I’ve been thinking, over the past few days, about failure. Sometimes, something happens to throw your life into stark relief. This morning I was interviewed over Zoom by a journalist about my new book. She wanted me to hold up my iPad so she could see my home. Oh dear.
Now, the last time this journalist interviewed me it was 2008, and I was living on a 50-acre farm on the edge of Exmoor, with my own stable yard, an outdoor manège. Vegetable garden. Orchard. A renovated barn with reclaimed oak floor. A marble bathroom. BMW convertible. A Conran Shop chandelier. Matthew Hilton furniture.
These days, I have a small patio (albeit with an incredible view of the ruins of an abbey), a Toyota RAV4 that has been eaten by my dog Gracie, no floor, no kitchen table. My sofa is inherited from my mum: its springs have gone and the back disintegrated. It isn’t comfy. My fridge is tiny and ill-fitting, and its presence reminds me daily of all the huge American steel fridges I generously left behind each time I sold a house.
There are no doors in my rented cottage, as the builder, who hasn’t been back since December, took them off. Floorboards are up. I have no cold water tap in the bathroom and no shower. So, of course, the writer, seeing these things, however shakily on my hand-held camera, will undoubtedly file a piece saying I’ve failed, given I no longer own a bed (the one I’m sleeping on came with the cottage*). Before the lockdown, I could have met her in a fancy hotel, put on some make-up and pretence. Now, though? We all, I suppose, have nowhere to hide. ‘What is the coolest thing anyone has ever written about you?’ she asked me, or at least I thought that’s what she said. ‘No one has ever written I’m cool.’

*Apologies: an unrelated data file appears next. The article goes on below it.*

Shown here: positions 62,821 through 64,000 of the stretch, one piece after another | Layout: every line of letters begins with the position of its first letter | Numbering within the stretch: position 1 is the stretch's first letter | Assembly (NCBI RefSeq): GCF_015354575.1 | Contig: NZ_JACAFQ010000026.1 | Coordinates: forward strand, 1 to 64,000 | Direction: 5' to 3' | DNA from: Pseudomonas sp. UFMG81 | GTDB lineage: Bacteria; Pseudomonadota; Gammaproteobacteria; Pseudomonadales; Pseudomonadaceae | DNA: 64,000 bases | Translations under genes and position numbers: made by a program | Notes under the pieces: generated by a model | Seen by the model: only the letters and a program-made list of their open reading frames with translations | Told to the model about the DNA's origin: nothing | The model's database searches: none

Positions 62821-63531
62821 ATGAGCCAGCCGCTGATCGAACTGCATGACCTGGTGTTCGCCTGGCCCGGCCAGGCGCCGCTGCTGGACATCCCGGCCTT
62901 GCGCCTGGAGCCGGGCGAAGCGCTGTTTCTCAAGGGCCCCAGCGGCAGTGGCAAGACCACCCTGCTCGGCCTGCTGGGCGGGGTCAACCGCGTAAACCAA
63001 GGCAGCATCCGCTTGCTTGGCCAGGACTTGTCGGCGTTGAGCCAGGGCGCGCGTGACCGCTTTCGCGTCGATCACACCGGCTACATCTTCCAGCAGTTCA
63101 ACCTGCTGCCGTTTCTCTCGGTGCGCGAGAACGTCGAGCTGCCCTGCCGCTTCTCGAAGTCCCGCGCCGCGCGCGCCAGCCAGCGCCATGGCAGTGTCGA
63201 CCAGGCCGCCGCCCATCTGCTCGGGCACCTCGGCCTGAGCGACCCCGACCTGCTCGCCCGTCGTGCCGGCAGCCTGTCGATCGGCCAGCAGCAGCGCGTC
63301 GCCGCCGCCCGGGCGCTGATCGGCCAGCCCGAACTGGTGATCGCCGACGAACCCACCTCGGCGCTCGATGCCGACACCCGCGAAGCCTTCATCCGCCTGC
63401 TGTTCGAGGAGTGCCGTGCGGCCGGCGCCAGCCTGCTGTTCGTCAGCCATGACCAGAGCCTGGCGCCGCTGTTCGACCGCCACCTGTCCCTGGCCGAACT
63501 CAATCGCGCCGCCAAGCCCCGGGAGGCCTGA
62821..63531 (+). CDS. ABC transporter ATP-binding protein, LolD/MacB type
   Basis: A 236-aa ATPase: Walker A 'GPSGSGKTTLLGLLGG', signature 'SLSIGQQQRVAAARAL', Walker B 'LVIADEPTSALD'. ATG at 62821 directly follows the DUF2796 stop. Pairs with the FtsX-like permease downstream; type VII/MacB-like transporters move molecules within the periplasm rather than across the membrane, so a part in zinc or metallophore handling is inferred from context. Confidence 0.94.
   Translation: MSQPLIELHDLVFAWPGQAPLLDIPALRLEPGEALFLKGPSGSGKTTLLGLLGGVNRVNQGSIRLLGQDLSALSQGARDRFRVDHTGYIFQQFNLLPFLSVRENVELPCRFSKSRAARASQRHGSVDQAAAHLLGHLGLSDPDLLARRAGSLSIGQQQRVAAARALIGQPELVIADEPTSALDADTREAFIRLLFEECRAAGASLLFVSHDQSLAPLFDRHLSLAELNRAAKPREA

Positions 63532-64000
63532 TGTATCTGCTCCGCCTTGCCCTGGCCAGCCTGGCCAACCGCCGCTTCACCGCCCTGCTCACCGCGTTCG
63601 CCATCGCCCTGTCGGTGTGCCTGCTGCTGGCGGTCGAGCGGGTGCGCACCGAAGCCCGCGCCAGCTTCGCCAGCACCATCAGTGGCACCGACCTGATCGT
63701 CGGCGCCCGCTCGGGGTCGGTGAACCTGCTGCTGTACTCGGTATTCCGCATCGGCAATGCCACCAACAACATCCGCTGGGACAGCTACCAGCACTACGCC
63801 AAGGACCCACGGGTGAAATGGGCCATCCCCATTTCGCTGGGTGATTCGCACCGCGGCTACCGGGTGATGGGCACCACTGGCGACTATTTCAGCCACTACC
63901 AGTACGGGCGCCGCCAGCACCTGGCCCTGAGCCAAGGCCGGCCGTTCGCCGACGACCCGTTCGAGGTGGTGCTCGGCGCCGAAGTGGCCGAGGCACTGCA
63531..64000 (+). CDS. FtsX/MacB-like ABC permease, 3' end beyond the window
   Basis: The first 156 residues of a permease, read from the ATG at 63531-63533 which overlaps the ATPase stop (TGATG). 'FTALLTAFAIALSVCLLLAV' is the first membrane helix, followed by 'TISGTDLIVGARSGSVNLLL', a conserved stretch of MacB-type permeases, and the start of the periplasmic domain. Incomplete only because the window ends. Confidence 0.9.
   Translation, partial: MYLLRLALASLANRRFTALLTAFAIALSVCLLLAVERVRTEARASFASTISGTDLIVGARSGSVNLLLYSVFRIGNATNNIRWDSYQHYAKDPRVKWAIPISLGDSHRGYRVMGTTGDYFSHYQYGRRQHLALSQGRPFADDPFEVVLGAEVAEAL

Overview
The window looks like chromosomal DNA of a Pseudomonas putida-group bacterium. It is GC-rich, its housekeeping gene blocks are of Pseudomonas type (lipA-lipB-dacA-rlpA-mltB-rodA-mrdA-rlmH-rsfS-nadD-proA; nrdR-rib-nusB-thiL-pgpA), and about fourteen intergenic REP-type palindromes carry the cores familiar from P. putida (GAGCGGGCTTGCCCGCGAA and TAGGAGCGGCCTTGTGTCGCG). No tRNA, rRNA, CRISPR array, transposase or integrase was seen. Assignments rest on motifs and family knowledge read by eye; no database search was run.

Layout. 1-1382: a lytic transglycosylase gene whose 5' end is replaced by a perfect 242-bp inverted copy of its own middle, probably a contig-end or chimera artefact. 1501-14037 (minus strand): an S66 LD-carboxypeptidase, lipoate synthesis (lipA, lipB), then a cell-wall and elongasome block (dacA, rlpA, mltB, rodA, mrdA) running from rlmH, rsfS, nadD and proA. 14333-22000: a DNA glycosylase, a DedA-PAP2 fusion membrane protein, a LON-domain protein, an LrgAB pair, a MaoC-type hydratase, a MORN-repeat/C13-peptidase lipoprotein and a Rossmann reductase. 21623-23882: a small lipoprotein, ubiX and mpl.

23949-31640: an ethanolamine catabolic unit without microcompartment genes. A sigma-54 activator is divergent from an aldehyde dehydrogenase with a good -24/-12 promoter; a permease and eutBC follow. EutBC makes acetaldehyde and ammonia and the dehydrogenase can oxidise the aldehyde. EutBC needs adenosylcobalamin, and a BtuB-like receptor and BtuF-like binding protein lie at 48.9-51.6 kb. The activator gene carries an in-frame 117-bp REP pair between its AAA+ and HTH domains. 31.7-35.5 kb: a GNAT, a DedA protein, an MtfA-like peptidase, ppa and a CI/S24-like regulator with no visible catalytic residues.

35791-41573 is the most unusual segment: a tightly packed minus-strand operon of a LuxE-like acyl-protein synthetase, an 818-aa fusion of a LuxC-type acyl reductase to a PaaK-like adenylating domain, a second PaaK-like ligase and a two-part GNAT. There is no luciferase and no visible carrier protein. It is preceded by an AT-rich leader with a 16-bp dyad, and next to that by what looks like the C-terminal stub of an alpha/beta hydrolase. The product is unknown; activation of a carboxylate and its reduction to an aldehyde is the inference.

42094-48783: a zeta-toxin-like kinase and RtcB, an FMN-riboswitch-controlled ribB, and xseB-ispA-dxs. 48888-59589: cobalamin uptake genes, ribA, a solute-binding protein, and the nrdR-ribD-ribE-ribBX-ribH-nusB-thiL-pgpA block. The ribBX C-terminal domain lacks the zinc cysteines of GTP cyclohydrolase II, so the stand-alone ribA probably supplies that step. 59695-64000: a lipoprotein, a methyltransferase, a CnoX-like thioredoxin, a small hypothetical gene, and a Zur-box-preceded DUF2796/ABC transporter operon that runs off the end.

‘No, cruellest…’ Ah. That seems much more likely. I reel off a list of female journalists who hate me, the things they’ve said. She reminds me of the headline on her piece the last time she interviewed me: ‘Writers betray people. It’s tricky.’
‘But don’t you betray people when you write interviews?’ I asked her.
‘No, I don’t. If I write something personal, I get their permission first.’
God, can you imagine how dull the last 20 years would have been? ‘Nirpal, are you OK with me writing about your affairs with Daphne and the intern in Mumbai?’ And, ‘David, are you fine with me saying you are lazy and old and toothless?’ We’d have blank pages. Anyway, I read that more and more of us are texting our exes as, of course, there is no possibility of finding someone new. And so I texted David. ‘Where will be the first place you go once lockdown is over, and who will you meet again?’
‘Scotland, to see my mum.’
You see, Andrew Lincoln would never have written this to Keira Knightley in Love Actually.
Women are so much better in lockdown. Compare and contrast what my girlfriend in Belfast has just sent me: ‘I’m making limoncello!’ to this, from David, ‘Guess what? I’ve just found the subtitles button on Netflix!’
I wonder if you can transfer your hour of outdoor exercise to someone else. If so, can I have his? Anyway, sod texting your exes: that way, madness lies. I’ve decided that if we want to be happy, we have to put ourselves on the line. Be brave. So I type this:
‘Hello! How are you doing in lockdown? Are your children at home with you or have they flown the nest? [I’ve not seen him for ten years. I’ve lost track of their ages.] Are you still able to get TV work? My casting director friend tells me all filming has stopped. My florist friend has no weddings until next year, so I imagine this has hit you hard, too. Did you know that since we last met, I have got engaged, twice! (To the same man, unfortunately.) But we called it off; nothing to do with a virus. I do hope once this is all over we could meet up. You must know I love you. I’m sure it showed. Liz. x’
After a great deal of re-reading and agonising, I press Send. What have I got to lose, except my dignity?
* I was forced to give my Vispring away to avoid storage costs